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AnonymousTipster

Simple C++ pointer problem

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Hi. I have the current test code:
void ReturnMe(char *value){
	value = (char*)malloc(10);
}
Which i'm calling like this:
char* stringPtr;stringPtr = 0;
	ReturnMe(stringPtr);
So what i'm trying to achieve is to return a pointer to a memory location without using the return value. The reason for this is that in my real problem, I need to return multiple pointers from a function. The problem is that 'stringPtr' is always 0 and although 'value' is allocated a valid memory address, it isn't returned to 'stringPtr'. I somehow feel convinced that this would work in C (i've been using GCC for several months now, and I've just moved back to 2005 Express C++). Hope you can help. Thanks.

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You have to pass the pointer as a reference so it looks something like that:

void ReturnMe(char **value){
*value = (char*)malloc(10);
}

Btw, have you seen Zahlman's sig :-)

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Quote:
Original post by AnonymousTipster
Hi.
I have the current test code:
void ReturnMe(char *value){
value = (char*)malloc(10);
}

Which i'm calling like this:
char* stringPtr;stringPtr = 0;
ReturnMe(stringPtr);


So what i'm trying to achieve is to return a pointer to a memory location without using the return value. The reason for this is that in my real problem, I need to return multiple pointers from a function.
The problem is that 'stringPtr' is always 0 and although 'value' is allocated a valid memory address, it isn't returned to 'stringPtr'.
I somehow feel convinced that this would work in C (i've been using GCC for several months now, and I've just moved back to 2005 Express C++).

Hope you can help.
Thanks.

Its working correctly. You are modifying a local temporary (the parameter value) to hold the result of the malloc call. This will NOT modify stringPtr. You have two possible solutions to this: 1. return the result, or 2. pass in a pointer or a reference to your destination.

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In C, baumep above has already given you an idiomatic and working solution. In C++, the idiomatic solution would be:

void ReturnMe(char* & value)
{
value = new char[10];
}


Of course, as subtly hinted at by baumep, in C++ the allocated memory would be used as a buffer, not as a string.

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Thanks for your help everyone, it seems I need to learn the difference between pointers and references.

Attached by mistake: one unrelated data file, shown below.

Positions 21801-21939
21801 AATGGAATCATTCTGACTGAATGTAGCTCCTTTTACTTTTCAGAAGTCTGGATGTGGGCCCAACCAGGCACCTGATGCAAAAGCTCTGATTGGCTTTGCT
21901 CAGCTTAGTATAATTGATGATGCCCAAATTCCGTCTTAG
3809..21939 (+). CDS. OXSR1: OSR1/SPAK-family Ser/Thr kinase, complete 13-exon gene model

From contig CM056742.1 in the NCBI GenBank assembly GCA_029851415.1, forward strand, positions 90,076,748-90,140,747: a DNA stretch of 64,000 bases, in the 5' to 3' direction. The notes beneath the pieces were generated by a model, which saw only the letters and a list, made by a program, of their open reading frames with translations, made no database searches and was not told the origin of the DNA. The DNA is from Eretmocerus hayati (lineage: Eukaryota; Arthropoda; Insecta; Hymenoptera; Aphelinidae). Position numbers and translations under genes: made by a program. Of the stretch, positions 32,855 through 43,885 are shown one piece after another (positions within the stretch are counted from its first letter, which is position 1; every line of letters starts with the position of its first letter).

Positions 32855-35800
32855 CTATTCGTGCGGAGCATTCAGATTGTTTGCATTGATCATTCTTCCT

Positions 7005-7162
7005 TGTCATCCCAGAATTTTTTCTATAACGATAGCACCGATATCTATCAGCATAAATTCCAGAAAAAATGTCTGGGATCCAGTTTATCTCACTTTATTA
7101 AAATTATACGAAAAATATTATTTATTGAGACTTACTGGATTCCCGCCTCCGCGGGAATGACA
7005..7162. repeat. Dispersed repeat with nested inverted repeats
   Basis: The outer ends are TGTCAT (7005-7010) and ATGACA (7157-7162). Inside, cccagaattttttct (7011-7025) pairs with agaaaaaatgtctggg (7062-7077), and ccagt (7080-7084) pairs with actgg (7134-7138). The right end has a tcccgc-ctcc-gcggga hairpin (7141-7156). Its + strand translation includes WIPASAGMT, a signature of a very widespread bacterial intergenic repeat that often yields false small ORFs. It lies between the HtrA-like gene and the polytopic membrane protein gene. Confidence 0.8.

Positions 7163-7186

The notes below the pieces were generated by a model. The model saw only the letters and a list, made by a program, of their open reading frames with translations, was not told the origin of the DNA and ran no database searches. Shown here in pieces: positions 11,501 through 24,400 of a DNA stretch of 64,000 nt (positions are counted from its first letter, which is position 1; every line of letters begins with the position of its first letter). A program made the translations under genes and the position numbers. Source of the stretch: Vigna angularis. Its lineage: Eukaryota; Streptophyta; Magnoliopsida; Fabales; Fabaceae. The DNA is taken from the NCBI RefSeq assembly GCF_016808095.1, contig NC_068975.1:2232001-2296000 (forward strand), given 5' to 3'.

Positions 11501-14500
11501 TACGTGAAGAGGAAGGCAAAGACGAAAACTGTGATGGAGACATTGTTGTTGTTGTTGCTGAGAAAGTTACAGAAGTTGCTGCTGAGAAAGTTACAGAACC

Out of curiosity, would my original code work in C, GCC or otherwise, or am I being delusional?

Quote:
Original post by Zahlman's Signature
As a general rule, if you post in For Beginners and your code contains the word 'char', you have a bug. std::string roxors teh big one one one one.

Fair enough, but pointers of any size are expanded to 4byte addresses, regardless of type aren't they?

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Quote:
Original post by AnonymousTipster
Out of curiosity, would my original code work in C, GCC or otherwise, or am I being delusional?


Your original code creates a memory leak in C, GCC or otherwise. And it does not modify the original pointer either.

Quote:
Fair enough, but pointers of any size are expanded to 4byte addresses, regardless of type aren't they?


You can (and should) pass strings by reference.

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Quote:
Original post by AnonymousTipster
Thanks for your help everyone, it seems I need to learn the difference between pointers and references.


References are the object, pointers store the address of the object (or at least, this is how it should be thought of).


#include <iostream>

void incrementUsingReference(int &value)
{
// Using a reference means we can use value as if it were the variable itself
value++;
}

void incrementUsingPointer(int *value)
{
// Dereferences pointer and increments the value stored at the address
(*value)++;
}

void incrementPointer(int *value)
{
// No effect - increments the local pointer to the next address
value++;
}

int main()
{
int test = 0;

incrementUsingReference(test);
std::cout << test << std::endl; // "1"

incrementUsingPointer(&test); // We have to take the address of test, too...
std::cout << test << std::endl; // "2"

// Since the function's broken it doesn't matter if we take the address
incrementUsingPointer(&test);
std::cout << test << std::endl; // "2"

// Demonstration:
incrementPointer(test); // Access exception! Invalid pointer used.
}



Quote:
Out of curiosity, would my original code work in C, GCC or otherwise, or am I being delusional?


No, it wouldn't. value has scope local to that function, because it's passed in as a parameter. When you modify it, you modify the local copy - and so no changes are made.

Quote:
Quote:
Original post by Zahlman's Signature
As a general rule, if you post in For Beginners and your code contains the word 'char', you have a bug. std::string roxors teh big one one one one.

Fair enough, but pointers of any size are expanded to 4byte addresses, regardless of type aren't they?


Only on 32 bit platforms. Don't rely on it.

EDIT (2/1/07): Oops, transposed two function calls in my sample code - sorry!

[Edited by - TheUnbeliever on February 2, 2007 9:00:29 AM]

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